Upon leaving the parking lot, he says he intended to heading north toward San Diego, but a freeway sign at a main intersection covered with graffiti blocked his view, so he made a wrong left turn that led him to the Mexican border checkpoint.

We found that sign, which is now graffiti-free, but saw three other signs indicating the route toward Mexico.

“People that move frequently around the area, they know the roads,” said Oliver Bloch, a bicycle taxi driver who works in that intersection. “But I get asked a lot of times how to get to the freeway, and it’s pretty confusing for the tourists,” he added.

Mexican customs administrators claim he tried to cross the border without proper authorization for his guns.

“We have signs even before entering Mexico stating that firearms are illegal in Mexico,” said Enrique Manjarrez Uriarte, a customs administrator. “There is also a lane in customs designated to declare items, and he did not go in that lane,” he added.

Sergeant Tahmooressi is currently on trial. Fernando Benitez is his attorney.

“Andrew was the one who was stopped and basically told the agents, listen I made a mistake, I want to go back,” explained Benitez. “And within that conversation he mentioned the presence of firearms, now that’s when customs decides to search his vehicle.”

Benitez hopes the judge will dismiss evidence taken during the search.

“They escorted him out of customs and then served him, outside the checkpoint area, the order to search. We sustain that the order is invalid because it is an altered document. And it was done three days earlier,” said Benitez. “They broke every single rule and protocol of customs enforcement,” he added.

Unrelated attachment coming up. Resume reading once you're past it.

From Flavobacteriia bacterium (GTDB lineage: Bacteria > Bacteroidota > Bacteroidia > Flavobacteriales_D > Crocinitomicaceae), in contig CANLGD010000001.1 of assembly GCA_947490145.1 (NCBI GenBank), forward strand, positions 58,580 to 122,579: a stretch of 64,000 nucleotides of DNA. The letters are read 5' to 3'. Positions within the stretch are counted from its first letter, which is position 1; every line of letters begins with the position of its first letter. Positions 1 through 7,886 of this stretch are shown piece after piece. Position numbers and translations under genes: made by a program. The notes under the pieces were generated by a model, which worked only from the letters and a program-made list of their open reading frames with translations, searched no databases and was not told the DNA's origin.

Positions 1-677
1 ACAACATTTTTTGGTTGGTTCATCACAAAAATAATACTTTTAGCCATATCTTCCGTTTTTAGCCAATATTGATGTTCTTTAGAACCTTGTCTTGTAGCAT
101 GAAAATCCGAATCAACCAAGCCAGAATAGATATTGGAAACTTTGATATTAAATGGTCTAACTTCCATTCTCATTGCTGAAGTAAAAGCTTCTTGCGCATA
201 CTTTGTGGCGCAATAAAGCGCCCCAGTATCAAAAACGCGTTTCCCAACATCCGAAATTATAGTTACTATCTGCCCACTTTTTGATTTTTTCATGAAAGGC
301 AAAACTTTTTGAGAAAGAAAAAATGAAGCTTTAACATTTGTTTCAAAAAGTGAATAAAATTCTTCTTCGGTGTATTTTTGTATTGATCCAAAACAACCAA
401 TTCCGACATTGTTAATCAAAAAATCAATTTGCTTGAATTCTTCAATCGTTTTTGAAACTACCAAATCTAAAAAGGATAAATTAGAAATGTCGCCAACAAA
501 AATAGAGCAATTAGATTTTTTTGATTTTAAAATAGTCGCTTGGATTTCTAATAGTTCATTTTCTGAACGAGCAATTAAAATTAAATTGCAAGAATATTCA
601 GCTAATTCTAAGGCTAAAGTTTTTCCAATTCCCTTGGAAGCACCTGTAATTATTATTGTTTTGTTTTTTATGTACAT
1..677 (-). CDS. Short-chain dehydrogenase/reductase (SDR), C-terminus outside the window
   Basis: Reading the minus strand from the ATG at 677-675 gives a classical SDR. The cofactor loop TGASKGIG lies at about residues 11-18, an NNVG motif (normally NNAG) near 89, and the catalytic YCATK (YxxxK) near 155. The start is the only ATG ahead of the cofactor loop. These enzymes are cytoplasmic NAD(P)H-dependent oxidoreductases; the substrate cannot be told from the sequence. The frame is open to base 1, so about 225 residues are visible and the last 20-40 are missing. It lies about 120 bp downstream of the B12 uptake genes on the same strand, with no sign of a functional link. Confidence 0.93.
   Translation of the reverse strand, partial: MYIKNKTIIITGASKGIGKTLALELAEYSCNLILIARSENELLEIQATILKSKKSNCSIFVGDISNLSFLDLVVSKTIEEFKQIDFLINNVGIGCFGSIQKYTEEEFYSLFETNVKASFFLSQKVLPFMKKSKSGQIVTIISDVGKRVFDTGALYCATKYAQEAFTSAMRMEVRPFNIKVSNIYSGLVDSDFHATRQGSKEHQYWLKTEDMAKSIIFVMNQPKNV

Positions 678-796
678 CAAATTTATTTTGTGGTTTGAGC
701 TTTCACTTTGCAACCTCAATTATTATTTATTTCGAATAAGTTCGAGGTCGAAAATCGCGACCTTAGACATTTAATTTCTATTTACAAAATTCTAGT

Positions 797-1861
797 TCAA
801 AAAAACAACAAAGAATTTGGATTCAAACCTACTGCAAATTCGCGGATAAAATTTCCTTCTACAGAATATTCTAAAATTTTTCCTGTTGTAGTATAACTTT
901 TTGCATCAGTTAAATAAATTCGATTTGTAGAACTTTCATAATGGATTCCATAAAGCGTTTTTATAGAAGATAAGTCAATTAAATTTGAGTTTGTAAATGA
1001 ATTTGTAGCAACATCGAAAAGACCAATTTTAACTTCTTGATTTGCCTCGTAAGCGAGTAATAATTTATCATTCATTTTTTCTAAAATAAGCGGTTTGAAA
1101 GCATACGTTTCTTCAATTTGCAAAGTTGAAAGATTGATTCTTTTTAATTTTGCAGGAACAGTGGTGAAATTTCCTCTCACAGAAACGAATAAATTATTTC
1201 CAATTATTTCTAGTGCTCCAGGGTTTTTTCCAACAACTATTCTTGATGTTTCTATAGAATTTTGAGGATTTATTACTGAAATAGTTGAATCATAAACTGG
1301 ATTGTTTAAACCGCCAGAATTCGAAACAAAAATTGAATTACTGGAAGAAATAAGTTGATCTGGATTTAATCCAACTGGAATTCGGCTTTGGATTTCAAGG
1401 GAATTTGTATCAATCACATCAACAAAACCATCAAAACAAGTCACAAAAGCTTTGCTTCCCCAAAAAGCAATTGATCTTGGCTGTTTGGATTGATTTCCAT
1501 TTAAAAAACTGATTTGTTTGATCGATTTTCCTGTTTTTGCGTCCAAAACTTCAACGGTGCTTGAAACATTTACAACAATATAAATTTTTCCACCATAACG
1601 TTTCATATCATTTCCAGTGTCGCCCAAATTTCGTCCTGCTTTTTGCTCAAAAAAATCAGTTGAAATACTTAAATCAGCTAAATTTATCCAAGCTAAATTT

Weapons charges are a serious offense in Mexico. Alvaro Gonzalez, a Mexican law expert following the case, believes Tahmooressi shouldn’t receive special treatment.

“He should be judged like any other citizen, be it Mexican, American or any other nationality. And if there was anything abnormal regarding his rights or a violation of his human rights, he should be freed,” Gonzalez said.

Defendants with weapons charges aren’t allowed to post bond in Mexico, and Tahmooressi tried to escape from jail during his first night there. His mother says he was trying to get away from violent cellmates.

“I gave him the strength through my prayers. He said that that prayer gave him the strength to get out of that situation. To get to a safe part of the jail where he would be protected. But he wasn’t. He was beaten, he was beaten savagely by the guards,” she said.

The Mexican Attorney General’s office denied those claims but worked with U.S. officials to move him to another facility, the El Hongo Penitentiary.

The State Department says it continues to work with Mexican officials on the case while respecting the country’s legal system.

“I would like to see President Obama, pick up the phone and not only call me, but also call the honorable president of Mexico,” Jill Tahmooressi said. “Just to explain that there’s a Marine in your jail. And I would like you to look into his case and see if you can expedite it.”

Andrew Tahmooressi’s case is continuing, with a court date next week expected to include surveillance video from the time of his arrest. In the meantime, Jill Tahmooressi waits for her chances to hear that familiar voice on the other end of the line.